gilder, and some more, he does not recollect who;
he heard of no previous agreement to meet that

night; Johnstone desired him to get a stick -- he got

two?Johnstone said, bring as many as possible, but
did not say for what purpose. Skelton joined them;
Johnstone was a leader, and he, witness, and the
rest were to follow. An attack was planned on
the Police; and Skelton, Walker, and Johnstone,
in their outset, lifted an orange or lemon box from
a grocer's door, which they threw at the Police, but
is not certain whether the prisoner had any hand in
this or not?went to Mr. Allan's grounds, and got
branches from the trees; came up in a body to Leith-
street, and afterwards in a straggling way, Johnstone
generally in front; he ordered them to take up stones-
to throw at the Police. He saw about a dozen
Police-men at the head of Leith-street, when he
ran away with Johnstone into the head of an entry,
and did not see Skelton after?saw a number of,
people knocked down in the Old Town afterwards,
saw a Police-man knocked down at the Fountain-
well, and a man at the head of the Flesh-market-
closs. The witness, after receiving a suitable ad-
monition from the Court, was dismissed.

John Chisholm, Police-officer, was on duty the
last night of the year; recollects the rioting; was
sent by the Magistrates for Mr. Tait, in whose house
he was when one o'clock struck, and with whom
he returned to the Police-office, where he remained
till some more of the officers came in, when he went
out with them He fell in with the prisoner be-
tween two and three o'clock, near the head of the
Flesh-market-closs, at the head of a parcel of fellows,
who, when they observed the police, exclaimed,
there's the b?s, knock them down; but when he
and the others turned on them they ran off; the
Prisoner was catched and carried to the Police-office,
where he was searched, and two watch-strings, the
one a ribbon, with a seal and key attached to it, the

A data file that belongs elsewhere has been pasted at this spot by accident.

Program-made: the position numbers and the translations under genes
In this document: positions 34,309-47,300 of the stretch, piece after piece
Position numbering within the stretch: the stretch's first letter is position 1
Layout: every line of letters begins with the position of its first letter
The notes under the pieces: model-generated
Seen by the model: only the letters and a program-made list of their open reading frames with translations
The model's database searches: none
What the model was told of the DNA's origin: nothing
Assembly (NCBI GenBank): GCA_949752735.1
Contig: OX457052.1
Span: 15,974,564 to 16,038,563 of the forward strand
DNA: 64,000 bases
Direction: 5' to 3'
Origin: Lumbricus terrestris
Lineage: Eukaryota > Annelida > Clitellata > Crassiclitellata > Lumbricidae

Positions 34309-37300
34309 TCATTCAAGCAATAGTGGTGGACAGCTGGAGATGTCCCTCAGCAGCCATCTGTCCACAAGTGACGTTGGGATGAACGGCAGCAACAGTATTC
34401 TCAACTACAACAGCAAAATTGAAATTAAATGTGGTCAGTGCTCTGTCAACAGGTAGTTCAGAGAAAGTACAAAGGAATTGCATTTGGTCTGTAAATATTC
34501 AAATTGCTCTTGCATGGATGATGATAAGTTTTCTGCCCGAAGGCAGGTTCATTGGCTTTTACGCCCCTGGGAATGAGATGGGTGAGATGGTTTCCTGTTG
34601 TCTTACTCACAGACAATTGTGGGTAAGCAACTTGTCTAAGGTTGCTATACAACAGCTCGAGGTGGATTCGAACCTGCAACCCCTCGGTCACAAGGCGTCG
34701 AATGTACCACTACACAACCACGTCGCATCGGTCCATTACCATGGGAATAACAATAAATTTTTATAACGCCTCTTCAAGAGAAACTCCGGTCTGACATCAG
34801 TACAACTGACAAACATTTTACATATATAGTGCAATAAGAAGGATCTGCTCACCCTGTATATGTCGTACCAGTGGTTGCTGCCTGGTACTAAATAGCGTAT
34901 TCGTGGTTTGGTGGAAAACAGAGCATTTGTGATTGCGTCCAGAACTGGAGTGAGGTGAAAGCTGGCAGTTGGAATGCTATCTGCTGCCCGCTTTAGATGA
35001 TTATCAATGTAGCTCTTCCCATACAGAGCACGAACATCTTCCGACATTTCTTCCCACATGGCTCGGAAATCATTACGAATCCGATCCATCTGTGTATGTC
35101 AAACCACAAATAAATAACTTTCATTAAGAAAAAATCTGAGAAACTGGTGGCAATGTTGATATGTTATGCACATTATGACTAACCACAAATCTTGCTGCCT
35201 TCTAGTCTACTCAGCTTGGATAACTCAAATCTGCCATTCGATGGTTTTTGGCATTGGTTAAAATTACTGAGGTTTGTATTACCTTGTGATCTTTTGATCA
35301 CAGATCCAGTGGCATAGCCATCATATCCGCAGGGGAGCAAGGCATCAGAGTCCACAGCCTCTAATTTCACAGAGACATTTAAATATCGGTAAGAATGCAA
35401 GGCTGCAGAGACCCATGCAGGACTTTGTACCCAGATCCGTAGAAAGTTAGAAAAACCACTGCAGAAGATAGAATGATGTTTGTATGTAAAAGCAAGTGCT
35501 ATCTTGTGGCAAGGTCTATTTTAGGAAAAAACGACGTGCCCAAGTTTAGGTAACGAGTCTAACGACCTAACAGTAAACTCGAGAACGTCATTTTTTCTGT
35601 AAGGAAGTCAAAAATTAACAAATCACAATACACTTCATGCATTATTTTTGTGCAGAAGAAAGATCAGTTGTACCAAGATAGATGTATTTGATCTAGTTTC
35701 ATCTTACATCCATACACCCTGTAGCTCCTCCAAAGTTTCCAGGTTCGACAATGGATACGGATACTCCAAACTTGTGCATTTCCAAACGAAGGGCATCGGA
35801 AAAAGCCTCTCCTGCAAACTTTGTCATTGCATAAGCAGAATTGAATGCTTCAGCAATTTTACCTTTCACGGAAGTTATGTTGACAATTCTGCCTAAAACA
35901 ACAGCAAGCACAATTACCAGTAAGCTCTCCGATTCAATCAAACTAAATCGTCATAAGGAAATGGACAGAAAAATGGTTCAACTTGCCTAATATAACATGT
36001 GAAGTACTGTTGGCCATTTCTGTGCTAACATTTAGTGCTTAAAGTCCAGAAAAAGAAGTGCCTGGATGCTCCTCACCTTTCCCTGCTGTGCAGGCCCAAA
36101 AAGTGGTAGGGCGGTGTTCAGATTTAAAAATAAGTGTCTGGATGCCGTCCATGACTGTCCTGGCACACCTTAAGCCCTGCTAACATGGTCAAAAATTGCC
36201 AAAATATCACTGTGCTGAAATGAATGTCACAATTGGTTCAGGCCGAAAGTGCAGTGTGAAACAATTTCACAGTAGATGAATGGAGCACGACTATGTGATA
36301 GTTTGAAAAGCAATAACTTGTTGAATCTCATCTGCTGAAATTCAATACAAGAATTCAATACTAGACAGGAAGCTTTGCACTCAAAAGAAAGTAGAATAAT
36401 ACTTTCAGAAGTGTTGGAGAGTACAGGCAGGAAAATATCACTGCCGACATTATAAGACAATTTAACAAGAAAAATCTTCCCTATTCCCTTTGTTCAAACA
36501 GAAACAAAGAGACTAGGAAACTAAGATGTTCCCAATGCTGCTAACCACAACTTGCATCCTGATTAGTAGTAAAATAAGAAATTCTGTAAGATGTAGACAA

other a cord, with a seal and watch-key, were found
in his waistcoat pocket; he was afterwards stripped
and searched more minutely, when a green silk
purse, a note from Dr. Ritchie to Professor Jamie-
son, 9s. in silver, one 1s. 6d piece, were found on
him, all clean and unsullied; the streets were very
dirty; he said the purse belonged to his sister.

[Kenneth M'Kenzie, John Grant, Thomas Mc-
Gibbon, William Walker, and Other witnesses,
were also examined, but their evidence Was nearly
similar to that given above. The witness M'Kenzie
was committed to jail for prevaricating on oath.]

Here the Prisoner's declarations were read, which
went to a denial of the charges?averring that he
had picked up the articles in the street.               

Mr, James Younger, with.whom the Prisoner had
been a servant for one year, gave him an excellent
character for sobriety and honesty. Mr. Innes, gun-
smith, with whom the Prisoner had been for nearly
three years, also gave him a very good character, as
did also several other persons.

A verdict was returned by the Jury on Tuesday,
all in one voice finding the Prisoner guilty of the
second and third charges; but, on account of his
former good character, they unanimously and earn-
estly recommended him to mercy.?He was sen-
tenced to be hanged on Wednesday the 15th of April.

Hugh M'Intosh, Neil Sutherland, Hugh M.Don-
ald, (who went by the nickname of Boatswain) Ge
Napier, John Grotto, and Jas, Johnstone, six of the
persons accused of being concerned in the above
riots and robberies, have been indicted to stand trial
for the murder of Dugald Campbell, Police-officer.
Printed by Thomas Duncan, 159, Saltmarket.

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Date of publication: 1812   shelfmark: 6.314(27)
Broadside regarding the trial of John Skelton